Nearly 50 vehicles meet tougher criteria for 2016 to take home a TOP SAFETY PICK+ award from the Insurance Institute for Highway Safety, earning good ratings in all five crashworthiness evaluations and an advanced or higher rating for front crash prevention. An additional 13 vehicles qualify for TOP SAFETY PICK in this initial group of winners. See full list:http://www.iihs.org/iihs/ratings/TSP-List.
“We asked auto manufacturers to do more this year to qualify for our safety awards, and they delivered,” saysAdrian Lund, IIHS president. “For the first time, a good rating in the challenging small overlap front crash test is a requirement to win, in addition to an available front crash prevention system. How that system rates determines whether a vehicle will earn TOP SAFETY PICK+ or TOP SAFETY PICK.”
The baseline requirements for both awards are good ratings in the small overlap front, moderate overlap front, side, roof strength and head restraint tests, as well as a standard or optional front crash prevention system. The 48 winners of the “plus” award have a superior- or advanced-rated front crash prevention system with automatic braking capabilities. These vehicles must stop or slow down without driver intervention before hitting a target in tests at 12 mph, 25 mph or both. Models with an available basic-rated front crash prevention system, which typically only issues a warning and doesn’t brake, qualify for TOP SAFETY PICK.
IIHS inaugurated TOP SAFETY PICK in the 2006 model year to help consumers home in on vehicles with the best safety performance. The TOP SAFETY PICK+ accolade was introduced in 2012 to recognize vehicles that offer an advanced level of safety.
Last year when IIHS announced the initial winners of the 2015 awards, 33 models qualified for TOP SAFETY PICK+ and 38 qualified for TOP SAFETY PICK. The ranks then grew to 51 TOP SAFETY PICK+ and 48 TOP SAFETY PICK winners. IIHS releases ratings as it evaluates new models, adding to the ranks of winners throughout the year.
The 2016 winner’s circle includes some redesigned models with improved frontal crash protection and autobrake features, which help to prevent or mitigate certain frontal crashes.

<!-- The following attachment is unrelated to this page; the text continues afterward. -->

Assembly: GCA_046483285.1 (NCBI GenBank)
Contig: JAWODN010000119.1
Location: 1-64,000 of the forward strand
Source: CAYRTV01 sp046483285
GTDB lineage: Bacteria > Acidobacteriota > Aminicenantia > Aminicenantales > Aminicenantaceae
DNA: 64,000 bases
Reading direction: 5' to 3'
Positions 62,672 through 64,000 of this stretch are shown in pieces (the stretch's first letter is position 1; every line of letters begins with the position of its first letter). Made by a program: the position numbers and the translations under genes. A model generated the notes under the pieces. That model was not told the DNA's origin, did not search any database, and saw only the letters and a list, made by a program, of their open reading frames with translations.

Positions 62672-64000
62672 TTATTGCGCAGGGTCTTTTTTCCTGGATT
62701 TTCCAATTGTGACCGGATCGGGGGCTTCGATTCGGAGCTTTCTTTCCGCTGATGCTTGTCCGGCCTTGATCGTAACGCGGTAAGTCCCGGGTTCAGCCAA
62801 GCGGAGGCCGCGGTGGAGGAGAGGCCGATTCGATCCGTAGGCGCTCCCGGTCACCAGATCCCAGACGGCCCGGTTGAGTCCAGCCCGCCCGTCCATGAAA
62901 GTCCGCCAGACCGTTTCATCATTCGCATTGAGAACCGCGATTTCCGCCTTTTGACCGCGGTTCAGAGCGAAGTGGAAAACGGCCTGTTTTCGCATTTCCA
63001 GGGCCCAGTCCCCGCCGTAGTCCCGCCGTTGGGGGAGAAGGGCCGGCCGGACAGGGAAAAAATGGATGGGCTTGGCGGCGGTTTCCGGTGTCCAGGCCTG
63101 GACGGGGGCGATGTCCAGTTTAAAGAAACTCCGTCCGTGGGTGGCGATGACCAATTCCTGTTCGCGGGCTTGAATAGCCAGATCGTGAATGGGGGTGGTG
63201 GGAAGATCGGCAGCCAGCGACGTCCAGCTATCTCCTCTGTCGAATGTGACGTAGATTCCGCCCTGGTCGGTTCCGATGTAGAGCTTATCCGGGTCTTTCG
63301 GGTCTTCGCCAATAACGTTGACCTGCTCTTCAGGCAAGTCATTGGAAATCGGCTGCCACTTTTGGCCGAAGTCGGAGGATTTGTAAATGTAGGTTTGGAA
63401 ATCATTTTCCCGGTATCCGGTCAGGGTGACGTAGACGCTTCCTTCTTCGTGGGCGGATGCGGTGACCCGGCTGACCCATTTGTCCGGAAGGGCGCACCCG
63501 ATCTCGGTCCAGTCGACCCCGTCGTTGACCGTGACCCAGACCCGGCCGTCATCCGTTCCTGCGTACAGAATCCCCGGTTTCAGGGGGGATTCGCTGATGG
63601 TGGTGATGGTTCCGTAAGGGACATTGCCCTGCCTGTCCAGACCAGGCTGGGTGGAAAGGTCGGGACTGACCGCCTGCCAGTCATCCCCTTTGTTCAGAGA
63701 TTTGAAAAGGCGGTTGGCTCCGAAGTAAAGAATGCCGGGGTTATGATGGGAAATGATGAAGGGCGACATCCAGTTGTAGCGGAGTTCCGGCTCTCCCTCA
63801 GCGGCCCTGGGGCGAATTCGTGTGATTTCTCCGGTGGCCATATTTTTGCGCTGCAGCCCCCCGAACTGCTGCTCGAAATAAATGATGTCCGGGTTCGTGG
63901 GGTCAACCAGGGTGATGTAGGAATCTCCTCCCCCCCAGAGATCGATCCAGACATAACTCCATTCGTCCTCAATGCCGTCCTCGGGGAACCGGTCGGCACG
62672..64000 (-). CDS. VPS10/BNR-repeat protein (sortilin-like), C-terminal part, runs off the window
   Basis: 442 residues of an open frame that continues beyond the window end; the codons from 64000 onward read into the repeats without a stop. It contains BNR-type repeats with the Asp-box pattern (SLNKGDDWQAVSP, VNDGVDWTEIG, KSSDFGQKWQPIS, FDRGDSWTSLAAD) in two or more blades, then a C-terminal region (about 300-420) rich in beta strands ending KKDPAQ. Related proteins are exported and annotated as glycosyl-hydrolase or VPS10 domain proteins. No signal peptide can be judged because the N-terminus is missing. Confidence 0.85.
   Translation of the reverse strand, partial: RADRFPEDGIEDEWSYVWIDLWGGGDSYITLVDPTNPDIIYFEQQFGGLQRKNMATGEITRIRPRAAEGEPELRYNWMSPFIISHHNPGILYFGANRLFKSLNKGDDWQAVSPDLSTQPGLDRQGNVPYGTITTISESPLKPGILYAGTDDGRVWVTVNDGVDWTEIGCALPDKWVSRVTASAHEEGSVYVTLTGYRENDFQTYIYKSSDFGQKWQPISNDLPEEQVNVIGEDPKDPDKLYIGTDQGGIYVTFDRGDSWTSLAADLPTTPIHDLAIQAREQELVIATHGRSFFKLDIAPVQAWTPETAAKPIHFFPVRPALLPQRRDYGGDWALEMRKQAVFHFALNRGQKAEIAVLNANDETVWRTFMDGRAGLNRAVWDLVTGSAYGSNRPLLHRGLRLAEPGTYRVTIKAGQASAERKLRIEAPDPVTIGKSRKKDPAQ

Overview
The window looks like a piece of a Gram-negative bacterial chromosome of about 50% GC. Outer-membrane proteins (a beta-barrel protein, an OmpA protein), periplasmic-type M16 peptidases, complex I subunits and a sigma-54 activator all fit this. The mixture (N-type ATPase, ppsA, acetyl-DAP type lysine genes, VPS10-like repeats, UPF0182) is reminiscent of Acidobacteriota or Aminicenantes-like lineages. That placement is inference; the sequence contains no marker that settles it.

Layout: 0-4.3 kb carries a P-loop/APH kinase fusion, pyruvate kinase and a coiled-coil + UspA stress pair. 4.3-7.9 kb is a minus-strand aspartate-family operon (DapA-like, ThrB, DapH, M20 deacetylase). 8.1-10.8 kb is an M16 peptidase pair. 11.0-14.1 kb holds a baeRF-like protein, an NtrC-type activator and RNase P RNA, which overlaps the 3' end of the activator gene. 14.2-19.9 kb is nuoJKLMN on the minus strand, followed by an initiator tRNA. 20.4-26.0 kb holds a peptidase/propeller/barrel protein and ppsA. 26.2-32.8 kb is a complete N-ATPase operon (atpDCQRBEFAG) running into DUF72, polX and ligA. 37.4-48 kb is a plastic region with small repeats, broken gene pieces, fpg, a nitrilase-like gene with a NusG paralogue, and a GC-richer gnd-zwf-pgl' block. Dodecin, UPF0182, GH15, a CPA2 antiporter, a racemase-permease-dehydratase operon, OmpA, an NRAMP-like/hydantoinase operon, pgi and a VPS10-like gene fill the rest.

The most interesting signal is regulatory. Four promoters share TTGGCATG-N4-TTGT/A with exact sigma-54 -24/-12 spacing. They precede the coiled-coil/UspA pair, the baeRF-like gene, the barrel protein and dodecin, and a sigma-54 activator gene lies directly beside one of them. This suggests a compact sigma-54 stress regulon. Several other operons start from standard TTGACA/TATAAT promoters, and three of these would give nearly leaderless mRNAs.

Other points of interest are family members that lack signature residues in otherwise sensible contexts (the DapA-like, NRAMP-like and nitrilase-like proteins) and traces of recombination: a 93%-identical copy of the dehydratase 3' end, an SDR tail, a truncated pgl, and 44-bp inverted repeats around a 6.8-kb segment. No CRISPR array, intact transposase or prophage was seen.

The 2016 Nissan Maxima and Volkswagen Passat, for example, earn good ratings in the small overlap front test, while earlier models were rated acceptable. Nissan also improved occupant protection in rear crashes and rollovers, boosting the Maxima’s head restraints and seats rating from marginal to good and its roof strength rating from acceptable to good. The Maxima’s optional front crash prevention system is rated superior and the Passat’s is rated advanced. Both midsize cars earn the plus award.
Toyota added autobrake to the Avalon, a large family car, and the RAV4, a small SUV, to qualify for TOP SAFETY PICK+. Both are rated superior for front crash prevention.
In the award count, Toyota leads manufacturers with nine 2016 TOP SAFETY PICK+ winners, including the popular Camry midsize car, while Honda picks up eight TOP SAFETY PICK+ awards and one TOP SAFETY PICK. Volkswagen/Audi has seven plus-award winners. Six Subaru models qualify for TOP SAFETY PICK+.
The Chrysler 200 is the only domestic model to qualify for a 2016 TOP SAFETY PICK+ award. One other vehicle from Fiat Chrysler Automobiles, the Fiat 500X, earns the Institute’s highest award for 2016.
Ford has just one winning model this year, the F-150 SuperCrew, which earns TOP SAFETY PICK. The large pickup is the only Ford with a good small overlap rating.
Tougher criteria thwart many vehicles